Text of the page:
There are many answers to this simple question. Here are five:
- Drink more
- Remember what you like
- Read a few of the many great books on wine out there
- Travel to where the grapes are grown (My personal favorite -also the least accessible)
- Go to tastings
Let's look at each in more detail, shall we?
1. Drink more: Duh! You're not going to gain knowledge without getting closer to the subject matter, right? But what this really means is to drink more diversely. Look, there are something like 10,000 new wine labels approved by the ATF every year - that's a veritable river of new options constantly available. Few gustatory experiences offer such incredible diversity. So, if you're in a routine drinking the same things over and over, stop it! Explore.
2. Remember what you like. That thing in your pocket? You know, your phone? Unless you're from the 1980s, it's got a camera on it. Use it. One of the most common lamentations I hear is that of failing memory. No surprise; alcohol impairs retention. So, go ahead and use that phone. Before long you'll have a catalog of
3. Read a few of the many great books on wine out there. I could shamelessly plug this blog, but there are way too many great books that are worth your time and money. One to consider: the original Wall Street Journal Guide To Wine by Dorothy Gaiter and John Brecher. This was published in 1999 long before the Journal traded accessible writing for its current clubby hob-nobbery. At 14 years old, the specific wine recommendations and prices are outdated, but that doesn't matter a bit - this book remains a thoroughly entertaining and informative read.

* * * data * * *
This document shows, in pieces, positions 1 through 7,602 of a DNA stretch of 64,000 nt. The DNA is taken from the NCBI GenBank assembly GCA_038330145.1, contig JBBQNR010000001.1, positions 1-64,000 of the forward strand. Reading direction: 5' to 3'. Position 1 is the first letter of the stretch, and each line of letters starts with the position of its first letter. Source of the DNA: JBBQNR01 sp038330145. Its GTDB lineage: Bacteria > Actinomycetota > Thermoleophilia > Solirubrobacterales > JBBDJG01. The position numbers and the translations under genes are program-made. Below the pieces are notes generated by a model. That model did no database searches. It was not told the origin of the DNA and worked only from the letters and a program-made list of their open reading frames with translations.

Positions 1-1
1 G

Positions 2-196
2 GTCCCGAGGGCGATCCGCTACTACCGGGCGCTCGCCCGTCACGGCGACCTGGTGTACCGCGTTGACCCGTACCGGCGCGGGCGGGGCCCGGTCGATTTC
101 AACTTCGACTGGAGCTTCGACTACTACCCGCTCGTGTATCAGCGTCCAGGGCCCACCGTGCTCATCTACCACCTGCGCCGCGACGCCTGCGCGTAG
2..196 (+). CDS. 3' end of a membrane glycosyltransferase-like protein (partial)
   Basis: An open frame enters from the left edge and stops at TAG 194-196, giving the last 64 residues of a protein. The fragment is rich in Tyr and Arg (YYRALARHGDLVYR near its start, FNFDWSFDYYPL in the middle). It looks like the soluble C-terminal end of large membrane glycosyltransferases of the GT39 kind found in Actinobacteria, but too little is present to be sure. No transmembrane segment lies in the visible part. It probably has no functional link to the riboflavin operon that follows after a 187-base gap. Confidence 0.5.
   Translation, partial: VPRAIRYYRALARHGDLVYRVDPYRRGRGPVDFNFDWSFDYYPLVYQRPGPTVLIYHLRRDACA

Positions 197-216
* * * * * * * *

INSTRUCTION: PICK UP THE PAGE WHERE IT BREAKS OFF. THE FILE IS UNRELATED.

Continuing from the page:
4. Travel to where the grapes are grown. This is my personal favorite - and the most expensive - way to learn. But if you really want to understand why wines from a place taste like they do, there is no substitute for going to that place. Standing where the grapes are grown and the wine is made helps make the connection between the weather, geography, surrounding vegetation, people, and what's in the glass. But, hey, I can't afford to fly to Florence, Madrid, Milan, Paris, and Frankfurt just to get a primer on European wines. Which leads us to...
5. Go to tastings. Wine shops, bars, restaurants, and even grocery stores are getting in on the tasting action these days, so there's no shortage of formats and levels of formality. How do you find out about them? Talk to your favorite retailers and sign yourself up for The Juice, a weekly email newsletter with a rundown of local wine events. The real benefit of tastings is that there's typically a theme, like Italian reds or French Chardonnays. And there's always a handful of wines, so you can get a baseline on what those wines share in common and, more importantly, whether or not they resonate with your palate and wallet.
Finally, one of the most fun ways to learn is to have your own tastings - with your own theme and your own friends. We'll look at how to ensure a successful tasting in an upcoming piece. In the meantime, happy learning.